The Battle of Scarriffholis 21 June 1650

The Battle of Scarrifholis was fought near the modern town of Letterkenny in the area of Newmills on 21 June 1650 and was one of the most decisive battles fought in Donegal and was the last major land battle of the ‘War of the Three Kingdoms’ / ‘Cogadh na dTrí Ríocht’ 1641-1652. The armies that fought at Scarrifholis were the Ulster Catholic Army (Ulster Gaels) commanded by Bishop Heber MacMahon, Bishop of Clogher.

Opposing McMahon was the Parliamentarian Commander Sir Charles Coote Jr, 1st Earl of Mountrath whose force was made up of various military formations drawn, from different garrisons in West of the River Bann. On paper, both armies were well matched, Coote’s army was bolstered by local Protestant settlers and remnants of the Lagan Army who were all fresh troops.

Mapping the battle of Scarriffholis 21 June 1650

The Ulster Army were battle-hardened veterans, but they were weary and in need of rest. The most important consideration for Scarrifholis was the fact it resulted in the total annihilation of the Ulster Catholic army. With this defeat, Ireland lost all its best and most experienced soldiers, vast quantities of war material, but most importantly the physical threat this force posed to Parliament’s grip on Ulster.  With this victory, Coote secured Ulster and could now combine his forces with other Parliamentarian forces outside Ulster, bringing them to bear on the Duke of Ormond’s Confederacy of Kilkenny and other Royalist forces. But it would take two more years for Ireland to be beaten into submission, but never quite fell under the iron rule of Oliver Cromwell’s regime….!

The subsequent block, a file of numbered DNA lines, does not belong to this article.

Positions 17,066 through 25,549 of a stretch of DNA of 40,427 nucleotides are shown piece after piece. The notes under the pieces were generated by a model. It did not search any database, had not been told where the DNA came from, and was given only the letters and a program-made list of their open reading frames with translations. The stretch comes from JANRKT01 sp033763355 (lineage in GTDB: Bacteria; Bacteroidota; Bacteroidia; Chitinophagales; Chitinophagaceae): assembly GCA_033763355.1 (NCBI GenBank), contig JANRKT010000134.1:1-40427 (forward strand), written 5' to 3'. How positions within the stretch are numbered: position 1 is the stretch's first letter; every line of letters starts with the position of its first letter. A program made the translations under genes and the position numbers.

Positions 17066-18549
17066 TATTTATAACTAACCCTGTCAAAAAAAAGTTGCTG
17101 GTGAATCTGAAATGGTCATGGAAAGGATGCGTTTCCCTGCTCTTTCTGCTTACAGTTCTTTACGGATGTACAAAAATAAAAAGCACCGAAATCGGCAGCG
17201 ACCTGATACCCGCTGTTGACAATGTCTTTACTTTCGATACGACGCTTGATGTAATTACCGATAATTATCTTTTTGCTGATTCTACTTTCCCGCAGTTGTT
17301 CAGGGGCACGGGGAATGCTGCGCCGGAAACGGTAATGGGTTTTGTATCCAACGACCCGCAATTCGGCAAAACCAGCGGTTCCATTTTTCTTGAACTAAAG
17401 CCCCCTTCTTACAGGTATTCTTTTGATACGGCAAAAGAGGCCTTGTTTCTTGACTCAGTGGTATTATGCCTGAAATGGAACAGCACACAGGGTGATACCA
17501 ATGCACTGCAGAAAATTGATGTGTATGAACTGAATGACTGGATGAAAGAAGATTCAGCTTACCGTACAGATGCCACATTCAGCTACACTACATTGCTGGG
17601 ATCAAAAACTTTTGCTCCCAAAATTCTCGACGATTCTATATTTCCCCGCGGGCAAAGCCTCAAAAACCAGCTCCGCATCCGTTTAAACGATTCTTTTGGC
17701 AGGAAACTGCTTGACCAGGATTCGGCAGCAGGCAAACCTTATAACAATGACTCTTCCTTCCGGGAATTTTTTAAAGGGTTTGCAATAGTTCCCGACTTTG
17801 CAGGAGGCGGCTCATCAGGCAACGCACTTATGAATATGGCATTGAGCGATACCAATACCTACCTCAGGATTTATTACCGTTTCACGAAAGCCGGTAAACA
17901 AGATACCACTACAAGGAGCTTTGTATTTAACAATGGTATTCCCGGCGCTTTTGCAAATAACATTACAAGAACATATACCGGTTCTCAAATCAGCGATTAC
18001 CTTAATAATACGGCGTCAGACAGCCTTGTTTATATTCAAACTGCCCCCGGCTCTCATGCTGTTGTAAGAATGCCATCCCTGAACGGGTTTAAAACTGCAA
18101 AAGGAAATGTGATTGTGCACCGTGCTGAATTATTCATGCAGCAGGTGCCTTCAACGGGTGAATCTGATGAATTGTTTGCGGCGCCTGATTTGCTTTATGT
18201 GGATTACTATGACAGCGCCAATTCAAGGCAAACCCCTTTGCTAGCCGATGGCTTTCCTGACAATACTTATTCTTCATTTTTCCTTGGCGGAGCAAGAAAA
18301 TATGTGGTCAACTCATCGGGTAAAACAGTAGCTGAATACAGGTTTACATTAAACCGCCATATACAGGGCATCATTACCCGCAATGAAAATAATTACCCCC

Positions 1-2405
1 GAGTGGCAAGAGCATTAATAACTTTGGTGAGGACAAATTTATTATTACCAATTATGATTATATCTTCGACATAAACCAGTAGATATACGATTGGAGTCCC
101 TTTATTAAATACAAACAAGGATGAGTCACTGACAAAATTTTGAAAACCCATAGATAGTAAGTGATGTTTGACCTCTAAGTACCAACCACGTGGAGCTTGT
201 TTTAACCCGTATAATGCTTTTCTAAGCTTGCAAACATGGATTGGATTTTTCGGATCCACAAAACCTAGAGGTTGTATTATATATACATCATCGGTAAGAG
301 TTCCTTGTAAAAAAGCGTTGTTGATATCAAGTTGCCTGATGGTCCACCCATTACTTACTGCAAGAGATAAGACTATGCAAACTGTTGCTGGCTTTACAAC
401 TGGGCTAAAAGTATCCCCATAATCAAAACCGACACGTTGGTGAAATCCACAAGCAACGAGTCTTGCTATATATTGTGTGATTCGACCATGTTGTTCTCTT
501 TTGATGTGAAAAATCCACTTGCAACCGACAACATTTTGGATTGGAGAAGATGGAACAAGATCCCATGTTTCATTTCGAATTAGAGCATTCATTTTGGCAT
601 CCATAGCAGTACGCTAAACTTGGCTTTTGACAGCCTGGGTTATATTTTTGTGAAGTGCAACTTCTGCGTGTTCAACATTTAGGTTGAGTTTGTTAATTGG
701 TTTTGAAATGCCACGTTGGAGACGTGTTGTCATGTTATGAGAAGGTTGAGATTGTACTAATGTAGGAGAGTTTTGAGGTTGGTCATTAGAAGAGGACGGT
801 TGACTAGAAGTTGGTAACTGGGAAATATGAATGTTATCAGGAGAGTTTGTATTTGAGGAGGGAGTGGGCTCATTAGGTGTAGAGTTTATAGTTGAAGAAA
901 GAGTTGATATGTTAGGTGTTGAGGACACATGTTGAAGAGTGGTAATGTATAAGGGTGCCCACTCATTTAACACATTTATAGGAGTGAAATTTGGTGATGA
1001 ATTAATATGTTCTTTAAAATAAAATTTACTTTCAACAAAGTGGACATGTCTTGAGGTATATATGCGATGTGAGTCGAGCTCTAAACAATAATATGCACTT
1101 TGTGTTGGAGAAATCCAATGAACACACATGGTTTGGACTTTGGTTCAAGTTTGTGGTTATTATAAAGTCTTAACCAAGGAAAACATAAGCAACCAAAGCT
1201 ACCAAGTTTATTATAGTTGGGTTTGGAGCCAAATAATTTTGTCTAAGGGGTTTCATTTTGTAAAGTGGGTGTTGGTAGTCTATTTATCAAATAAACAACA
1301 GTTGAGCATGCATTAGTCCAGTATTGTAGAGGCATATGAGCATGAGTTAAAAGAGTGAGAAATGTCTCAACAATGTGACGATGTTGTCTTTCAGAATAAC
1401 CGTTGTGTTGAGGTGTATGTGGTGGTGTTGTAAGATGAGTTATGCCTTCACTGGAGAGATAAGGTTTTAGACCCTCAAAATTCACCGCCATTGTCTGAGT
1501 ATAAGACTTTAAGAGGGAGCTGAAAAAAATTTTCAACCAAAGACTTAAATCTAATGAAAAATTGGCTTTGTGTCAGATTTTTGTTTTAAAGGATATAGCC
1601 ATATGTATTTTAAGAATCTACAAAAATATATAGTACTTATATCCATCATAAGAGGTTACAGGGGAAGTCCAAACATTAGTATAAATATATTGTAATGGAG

Key points of the battle relating to the map

  1. The Ulster Army; arrives in Letterkenny on the 20 June 1650, under the command of Bishop Heber McMahon. This force comprised of about 4,000 battle-weary but hardened men. They crossed the ford at Scarrifholis, setting up their camp on high ground near but overlooking the then ruined O Donnell Castle that stood guard at the ancient ford.
  2. Sir Charles Coote’s forces gather: they arrive in Oldtown on 21 June 1650. Coote is subsequently joined by Col Fenwick, the Lagan Army and local militia forces. This combined force makes ready to march on the Ulster Army position at Tullygay /Doon Hill.
  3. Col. Miles Sweeney; leaves the main camp, with a detachment of 1200-1400 men to forage and secure Doe Castle and Port.
  4. The Ulster Army makes its first move; this is in response to Coote sending out numerous small patrols to probe for weaknesses in the Ulster Armies defensive position. McMahon had little choice but to counter Coote’s numerous patrols who would eventually cut him off if he remained atop of Tullygay hill.
  5. Coote makes his first move; seeing McMahon’s forces descending the steep slope of Tullygay, he advanced his forces to intercept the now vulnerable mass formations moving downhill.